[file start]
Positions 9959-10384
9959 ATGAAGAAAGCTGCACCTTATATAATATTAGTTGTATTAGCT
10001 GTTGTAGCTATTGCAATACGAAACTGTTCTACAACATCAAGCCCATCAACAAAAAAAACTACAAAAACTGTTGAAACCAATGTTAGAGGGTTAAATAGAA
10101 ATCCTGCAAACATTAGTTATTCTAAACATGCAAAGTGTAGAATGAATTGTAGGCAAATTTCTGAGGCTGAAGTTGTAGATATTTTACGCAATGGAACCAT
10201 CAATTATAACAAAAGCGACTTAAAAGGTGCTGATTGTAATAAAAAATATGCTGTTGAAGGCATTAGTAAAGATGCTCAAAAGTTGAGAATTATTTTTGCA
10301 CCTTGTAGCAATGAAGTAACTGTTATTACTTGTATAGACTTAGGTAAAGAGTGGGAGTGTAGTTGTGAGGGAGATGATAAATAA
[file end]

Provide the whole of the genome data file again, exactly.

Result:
Positions 9959-10384
9959 ATGAAGAAAGCTGCACCTTATATAATATTAGTTGTATTAGCT
10001 GTTGTAGCTATTGCAATACGAAACTGTTCTACAACATCAAGCCCATCAACAAAAAAAACTACAAAAACTGTTGAAACCAATGTTAGAGGGTTAAATAGAA
10101 ATCCTGCAAACATTAGTTATTCTAAACATGCAAAGTGTAGAATGAATTGTAGGCAAATTTCTGAGGCTGAAGTTGTAGATATTTTACGCAATGGAACCAT
10201 CAATTATAACAAAAGCGACTTAAAAGGTGCTGATTGTAATAAAAAATATGCTGTTGAAGGCATTAGTAAAGATGCTCAAAAGTTGAGAATTATTTTTGCA
10301 CCTTGTAGCAATGAAGTAACTGTTATTACTTGTATAGACTTAGGTAAAGAGTGGGAGTGTAGTTGTGAGGGAGATGATAAATAA